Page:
“Brussels is made up of an area of 19 municipalities and about one million inhabitants. For administrative purposes it is called the Bruxelles-Capitale region," explains Bruno Clerbaux, President of the Chambre des Urbanistes de Belgique. "Brussels has always been paradoxical: the city, in which approximately 90% of inhabitants are francophone, is situated in the middle of the beautiful region of Flanders, where the majority of the population are Flemish! The population therefore is accustomed to multiculturalism ". Moreover there are approximately 75,000 citizens from North Africa. But this is not all. More than 105,000 people living in Brussels are involved in the EU microcosm. This sector represents 10% of the region’s GDP and that occupies 3.5 million square meters of offices out of twelve. "This heterogeneity is easily visible when moving from one area to another," continues Clerbeau.
Stop the laissez faire
Brussels seems rather chaotic. It is fascinating to note its various architectural styles and the contrasts between buildings of mediocre contemporary architecture and the gothic style town hall in the Grande Place or the majestic cathedral Saint Michele. The city is patchwork of styles and "its desire to adapt quickly to change and to become the European capital has driven the country rather recklessly," insists Clerbaux with disappointment. "Entire neighbourhoods were destroyed and renewed in no time so that they could be sold or rented quickly. The intervention of the Belgian State was limited ". But this period of anarchy has ended, guarantees Clerbaux. In the future, international competitions will be organised for planned contracts.
Is the European Quarter too isolated?
The Italian architect Carlo Menon has lived in Brussels for five years. "The European quarter? It is an island. There has never been unity with the city," he maintains. "It was planned to be a central part of the ville, not like a ghetto in the periphery, but its relationship with society in Brussels seems limited." This echoes Romano Prodi, President of the European Commission, who said "I enjoy strolling in the streets, meeting people that I know and chatting about this and that. I believe that Brussels is too fragmented for this to be possible." Santo Vicari does not agree. Instead the Sicilian, who works has worked for the European Commission since 1985 on issues such as sustainable development, adds fuel to the debate: "The European quarter breathes with international lungs that do not isolate it from the rest of the city. These dynamics common to all great European capitals".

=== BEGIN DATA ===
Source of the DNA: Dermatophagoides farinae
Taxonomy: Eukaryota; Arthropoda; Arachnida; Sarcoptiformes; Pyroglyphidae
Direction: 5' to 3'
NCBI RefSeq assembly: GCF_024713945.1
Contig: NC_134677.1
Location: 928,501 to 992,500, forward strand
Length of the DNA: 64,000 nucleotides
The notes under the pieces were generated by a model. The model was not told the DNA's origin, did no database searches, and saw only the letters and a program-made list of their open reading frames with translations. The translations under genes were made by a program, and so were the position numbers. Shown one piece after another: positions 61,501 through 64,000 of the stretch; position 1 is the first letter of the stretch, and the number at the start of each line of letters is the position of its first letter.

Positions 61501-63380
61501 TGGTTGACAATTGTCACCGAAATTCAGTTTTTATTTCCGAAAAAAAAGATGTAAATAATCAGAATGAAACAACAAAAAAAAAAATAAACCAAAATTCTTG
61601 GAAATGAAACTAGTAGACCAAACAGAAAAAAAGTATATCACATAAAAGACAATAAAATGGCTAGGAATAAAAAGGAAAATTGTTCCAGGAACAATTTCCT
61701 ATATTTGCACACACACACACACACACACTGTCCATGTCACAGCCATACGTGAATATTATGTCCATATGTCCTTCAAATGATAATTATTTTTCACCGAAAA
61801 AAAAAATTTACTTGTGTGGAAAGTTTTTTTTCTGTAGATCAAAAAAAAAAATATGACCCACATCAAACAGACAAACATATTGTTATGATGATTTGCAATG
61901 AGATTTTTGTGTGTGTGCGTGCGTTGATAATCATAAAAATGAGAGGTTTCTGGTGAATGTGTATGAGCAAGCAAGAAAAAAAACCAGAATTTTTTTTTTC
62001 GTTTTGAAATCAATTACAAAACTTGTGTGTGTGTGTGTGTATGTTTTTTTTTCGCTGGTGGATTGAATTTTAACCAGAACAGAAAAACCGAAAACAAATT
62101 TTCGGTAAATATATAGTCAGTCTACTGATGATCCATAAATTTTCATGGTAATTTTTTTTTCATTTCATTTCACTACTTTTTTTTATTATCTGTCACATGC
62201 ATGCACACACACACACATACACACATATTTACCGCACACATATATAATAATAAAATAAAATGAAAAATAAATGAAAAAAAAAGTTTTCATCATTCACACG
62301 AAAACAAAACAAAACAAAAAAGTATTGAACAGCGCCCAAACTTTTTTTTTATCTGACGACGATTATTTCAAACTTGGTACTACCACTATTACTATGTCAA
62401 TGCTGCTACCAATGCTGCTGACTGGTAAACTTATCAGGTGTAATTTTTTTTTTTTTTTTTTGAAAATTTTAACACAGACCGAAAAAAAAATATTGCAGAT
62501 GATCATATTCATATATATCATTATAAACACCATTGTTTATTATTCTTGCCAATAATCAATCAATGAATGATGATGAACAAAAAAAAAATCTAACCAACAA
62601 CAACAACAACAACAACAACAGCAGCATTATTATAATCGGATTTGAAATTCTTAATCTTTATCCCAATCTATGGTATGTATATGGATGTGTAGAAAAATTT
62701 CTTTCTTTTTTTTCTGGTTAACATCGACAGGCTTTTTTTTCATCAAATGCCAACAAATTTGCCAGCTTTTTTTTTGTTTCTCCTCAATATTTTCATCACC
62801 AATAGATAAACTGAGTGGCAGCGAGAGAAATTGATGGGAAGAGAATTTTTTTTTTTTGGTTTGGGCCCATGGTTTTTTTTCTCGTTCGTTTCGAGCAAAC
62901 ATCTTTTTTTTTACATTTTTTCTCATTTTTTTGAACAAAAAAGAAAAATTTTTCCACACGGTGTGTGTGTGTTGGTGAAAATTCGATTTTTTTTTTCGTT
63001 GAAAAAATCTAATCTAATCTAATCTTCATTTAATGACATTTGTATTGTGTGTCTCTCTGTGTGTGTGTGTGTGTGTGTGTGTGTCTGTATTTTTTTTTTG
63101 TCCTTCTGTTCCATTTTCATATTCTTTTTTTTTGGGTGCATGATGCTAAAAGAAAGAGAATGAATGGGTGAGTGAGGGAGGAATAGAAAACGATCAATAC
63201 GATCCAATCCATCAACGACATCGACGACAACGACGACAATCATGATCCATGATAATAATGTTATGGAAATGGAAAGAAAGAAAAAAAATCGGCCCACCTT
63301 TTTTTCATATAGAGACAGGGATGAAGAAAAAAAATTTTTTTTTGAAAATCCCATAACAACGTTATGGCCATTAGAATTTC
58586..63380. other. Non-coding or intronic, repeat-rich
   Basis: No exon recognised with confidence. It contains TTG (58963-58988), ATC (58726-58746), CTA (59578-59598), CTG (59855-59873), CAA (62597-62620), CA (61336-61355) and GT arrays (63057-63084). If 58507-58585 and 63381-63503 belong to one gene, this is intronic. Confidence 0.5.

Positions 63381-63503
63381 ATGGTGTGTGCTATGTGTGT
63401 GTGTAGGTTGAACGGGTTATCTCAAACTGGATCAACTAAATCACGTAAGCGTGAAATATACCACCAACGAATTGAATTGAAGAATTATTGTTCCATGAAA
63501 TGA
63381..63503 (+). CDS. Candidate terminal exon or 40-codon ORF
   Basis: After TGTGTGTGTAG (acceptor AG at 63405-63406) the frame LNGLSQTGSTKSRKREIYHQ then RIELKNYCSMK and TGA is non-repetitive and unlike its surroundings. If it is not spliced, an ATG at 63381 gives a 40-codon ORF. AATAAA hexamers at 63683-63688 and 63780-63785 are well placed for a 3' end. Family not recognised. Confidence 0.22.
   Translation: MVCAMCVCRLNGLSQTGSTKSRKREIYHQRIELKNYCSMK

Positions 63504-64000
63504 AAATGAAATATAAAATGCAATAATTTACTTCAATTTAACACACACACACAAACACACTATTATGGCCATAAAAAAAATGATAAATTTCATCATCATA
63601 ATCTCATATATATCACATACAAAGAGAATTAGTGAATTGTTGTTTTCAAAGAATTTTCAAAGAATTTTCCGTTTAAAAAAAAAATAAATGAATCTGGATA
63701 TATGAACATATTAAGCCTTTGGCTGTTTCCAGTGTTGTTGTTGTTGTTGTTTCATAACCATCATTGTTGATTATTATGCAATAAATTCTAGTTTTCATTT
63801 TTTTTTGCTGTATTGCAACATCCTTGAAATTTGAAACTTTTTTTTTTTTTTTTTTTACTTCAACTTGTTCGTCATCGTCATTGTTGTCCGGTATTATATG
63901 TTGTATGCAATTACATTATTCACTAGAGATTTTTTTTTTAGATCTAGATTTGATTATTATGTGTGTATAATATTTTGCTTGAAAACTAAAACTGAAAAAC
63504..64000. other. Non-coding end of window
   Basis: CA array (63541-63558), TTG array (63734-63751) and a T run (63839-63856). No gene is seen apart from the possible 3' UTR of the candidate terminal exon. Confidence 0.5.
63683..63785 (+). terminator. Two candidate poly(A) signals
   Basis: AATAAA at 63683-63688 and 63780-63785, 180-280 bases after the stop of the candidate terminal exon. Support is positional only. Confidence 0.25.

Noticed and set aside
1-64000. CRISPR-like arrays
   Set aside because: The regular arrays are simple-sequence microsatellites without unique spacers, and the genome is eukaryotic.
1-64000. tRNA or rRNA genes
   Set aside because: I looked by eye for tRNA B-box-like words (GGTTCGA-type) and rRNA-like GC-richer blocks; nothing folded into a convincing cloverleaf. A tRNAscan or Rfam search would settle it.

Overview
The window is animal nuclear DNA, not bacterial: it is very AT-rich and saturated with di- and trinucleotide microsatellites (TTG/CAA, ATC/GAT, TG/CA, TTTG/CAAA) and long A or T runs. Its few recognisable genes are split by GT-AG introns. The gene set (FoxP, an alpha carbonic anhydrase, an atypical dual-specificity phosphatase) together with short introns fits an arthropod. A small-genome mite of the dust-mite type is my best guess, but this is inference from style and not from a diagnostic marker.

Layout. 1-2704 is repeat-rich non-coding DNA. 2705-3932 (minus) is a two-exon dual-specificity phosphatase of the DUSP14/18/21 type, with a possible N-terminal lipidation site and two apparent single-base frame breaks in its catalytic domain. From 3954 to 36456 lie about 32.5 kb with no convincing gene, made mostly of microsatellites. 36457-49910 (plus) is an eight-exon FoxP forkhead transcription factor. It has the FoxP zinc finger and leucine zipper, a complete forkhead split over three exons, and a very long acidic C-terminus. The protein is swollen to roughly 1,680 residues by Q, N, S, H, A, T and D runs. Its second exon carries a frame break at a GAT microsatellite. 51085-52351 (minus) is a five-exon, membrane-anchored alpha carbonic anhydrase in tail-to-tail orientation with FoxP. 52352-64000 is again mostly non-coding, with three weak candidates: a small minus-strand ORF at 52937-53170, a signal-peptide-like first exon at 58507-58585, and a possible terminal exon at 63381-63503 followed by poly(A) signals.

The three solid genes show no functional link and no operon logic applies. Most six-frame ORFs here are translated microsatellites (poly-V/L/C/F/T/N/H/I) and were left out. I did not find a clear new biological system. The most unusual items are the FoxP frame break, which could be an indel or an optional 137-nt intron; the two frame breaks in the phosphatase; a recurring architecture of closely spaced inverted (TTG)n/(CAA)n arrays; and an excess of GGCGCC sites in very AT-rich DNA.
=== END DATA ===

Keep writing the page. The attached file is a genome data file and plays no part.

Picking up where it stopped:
Umberto Eco: "Brussels does not need a monument. It is a soft capital"
"Brussels needs an important building: something symbolic and meaningful for the Belgians and for all Europeans," maintains Clerbaux. During the conference, Brussels - European capital? in October 2001, Rem Koolhaas agrees with him. According to the famous Dutch architect, "Communication about the European Union is lifeless. It needs to be represented through its buildings. In the last twenty years, it has required important headquarters and offices for numerous institutions, but this appeal has never been accompanied by an architectural preference, an aesthetic idea". In response, Umberto Eco described the Belgian capital as a ‘soft capital’ during the same conference and compared the European Union to a computer network in which Brussels acts as a server. "I want to laugh when I hear that Brussels needs an important monument, a Coliseum or Empire State Building! ‘Europe’ has to find a horizontal language of diversity and dialogue amongst cultures, not a hierarchical one," adds the Italian semiologist. The 48-year-old designer Eduard De Landtsheer also believes that the search for European architectural symbols is anachronistic. "Today Europe lacks power and faces a deep crisis. Building spectacular monuments will not foster a new identity".
But the mutations of urban planning in Brussels go beyond the European quarter "Since the end of the eighties" says Menon, "the entire neighbourhood from Rue Danseart and Sainte-Catherine has become a meeting place for artists and homosexuals. They have opened clubs and bars, galleries and fashion houses". The result? Today also that zone is populated by locals. Similarly a fast gentrification process is pushing immigrant communities out of the centre. It is amusing to see that the Arab cafés, sophisticated bookshops the new the Apple store are present in the Rue Dansaert.